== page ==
Soul survivors

Only traces of James Brown's imprint are found in his hometown

January 10, 2008|By Otis R. Taylor Jr. | Otis R. Taylor Jr.,McClatchy-Tribune

AUGUSTA, Ga. -- A simple white trellis made of plastic and metal, with a red bow on top and gold treble clefs at the sides, surrounded James Brown's statue on Broad Street here in his hometown.

Christmas lights were threaded through the frame, which was anchored by steel wires and sandbags.

A cocked Santa hat sat on Brown's head, and a backstage pass from the Imperial Theatre's "12 Bands of Christmas" concert hung around his neck.

It was kind of sad, really, like a front-yard decoration people drive by and never notice.

Brown was an R&B and soul legend who prided himself on looking good. His outfits were pressed, his shoes were shined and his hair - that perm that never held gray - was always blown out.

But the shabbiness around his statue last month was symbolic of the mess that's developed since the Godfather of Soul died Christmas 2006 at 73.

Wives, children and executors have wrestled for control of Brown's estate. There's been talk of turning his Beech Island, S.C., home into "the Graceland of soul."

His body was kept in a climate-controlled room at his home, and then at a funeral home, for more than two months. Now his body rests - temporarily, until a mausoleum is built, the family has said - in a crypt at the home of his daughter, Deanna Brown Thomas.

Tomi Rae Hynie, who claims to be Brown's wife, has referred to herself in court documents as the "omitted spouse." But she isn't the only woman who has made a marital claim.

In November, two trustees of Brown's estate - including Buddy Dallas, who had worked for Brown for 25 years - quit, later claiming they were forced to resign.

And several people have come forward claiming to be Brown's children. One is LaRhonda Petitt, a 45-year-old retired flight attendant and teacher from Houston. And James Brown Jr., Hynie's son, has yet to learn if Brown is indeed his father.

Just about any news of Brown these days involves squabbling. But his family, led by Thomas, an Augusta radio DJ, has managed to continue two Brown traditions in this city.

On Nov. 19, Brown's annual Dyess Park turkey giveaway was held, with the Rev. Al Sharpton giving away the first turkey. The Brown family also held its annual toy giveaway Dec. 20.

The toy giveaway in 2006 was one of Brown's last public events before his death.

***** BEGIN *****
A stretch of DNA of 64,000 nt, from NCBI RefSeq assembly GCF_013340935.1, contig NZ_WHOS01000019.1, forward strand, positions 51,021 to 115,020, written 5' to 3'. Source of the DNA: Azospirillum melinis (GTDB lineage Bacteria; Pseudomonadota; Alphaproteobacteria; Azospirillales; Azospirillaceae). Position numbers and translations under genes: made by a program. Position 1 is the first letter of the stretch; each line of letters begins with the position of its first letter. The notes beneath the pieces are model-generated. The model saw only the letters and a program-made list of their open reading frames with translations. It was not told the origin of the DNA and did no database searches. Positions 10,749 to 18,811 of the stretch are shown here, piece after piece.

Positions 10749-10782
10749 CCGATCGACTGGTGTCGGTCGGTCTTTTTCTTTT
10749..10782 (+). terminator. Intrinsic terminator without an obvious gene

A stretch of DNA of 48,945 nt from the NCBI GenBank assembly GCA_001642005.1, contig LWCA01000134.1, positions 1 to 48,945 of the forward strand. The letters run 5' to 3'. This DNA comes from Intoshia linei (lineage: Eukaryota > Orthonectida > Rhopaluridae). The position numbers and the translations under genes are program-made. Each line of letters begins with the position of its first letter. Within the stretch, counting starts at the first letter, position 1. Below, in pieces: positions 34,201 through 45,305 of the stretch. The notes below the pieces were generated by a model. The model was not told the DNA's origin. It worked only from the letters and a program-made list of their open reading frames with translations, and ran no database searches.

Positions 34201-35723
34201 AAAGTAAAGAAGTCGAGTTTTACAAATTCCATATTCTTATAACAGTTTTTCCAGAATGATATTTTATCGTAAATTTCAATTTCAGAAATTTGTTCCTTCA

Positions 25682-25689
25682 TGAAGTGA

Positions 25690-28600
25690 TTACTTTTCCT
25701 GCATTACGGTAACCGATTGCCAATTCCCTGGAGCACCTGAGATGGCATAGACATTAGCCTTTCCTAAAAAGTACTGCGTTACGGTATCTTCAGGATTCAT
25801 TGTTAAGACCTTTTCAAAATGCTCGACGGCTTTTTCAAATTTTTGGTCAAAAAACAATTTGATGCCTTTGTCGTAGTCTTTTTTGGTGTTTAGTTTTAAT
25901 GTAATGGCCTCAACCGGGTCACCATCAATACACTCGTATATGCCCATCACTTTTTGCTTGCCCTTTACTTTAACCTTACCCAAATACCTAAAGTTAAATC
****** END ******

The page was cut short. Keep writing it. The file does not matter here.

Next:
"Daddy told me one time, `I expect for y'all to continue this,'" Thomas told The Augusta Chronicle. "And he ain't just any daddy.

"He's James Brown."

Latisha Bush, who brought Christopher Mathis and his 9-year-old sister, Tatyannah, to take pictures of the statue recently, wants to remember Brown as a gift-giver.

"I like the fact that he gave back," Bush said. "Most people, when they get famous, forget where they came from."

Driving through Augusta, there are few reminders of Brown's imprint on the city. The Soul Bar, a downtown rock club, has an image of Brown stenciled on its windows and memorial fliers with Brown's image that read "Peace, Love & Respect."

Sulon Allen, who works at the liquor store of Mr. J's Famous Door Supper Club, a place where Brown used to hang out and play numbers, shrugged from inside her hooded sweat shirt when asked about events celebrating Brown about a year after this death.

The city has a deflated vibe compared with when mourners - including Michael Jackson and MC Hammer - overflowed James Brown Arena for Brown's "home-going celebration" Dec. 30, 2006.

Can legend be forgotten so soon?

Augusta band Everything After performed at the Dec. 16 "12 Bands of Christmas" charity event. When asked if Brown was remembered at the event, bassist Mark Cox couldn't recall. "I didn't see any mention of him at all," he said.

But Christopher Mathis said Brown's statue was worth seeing. "I think it was cool," the 10-year-old history buff said.

"He was a great personality."

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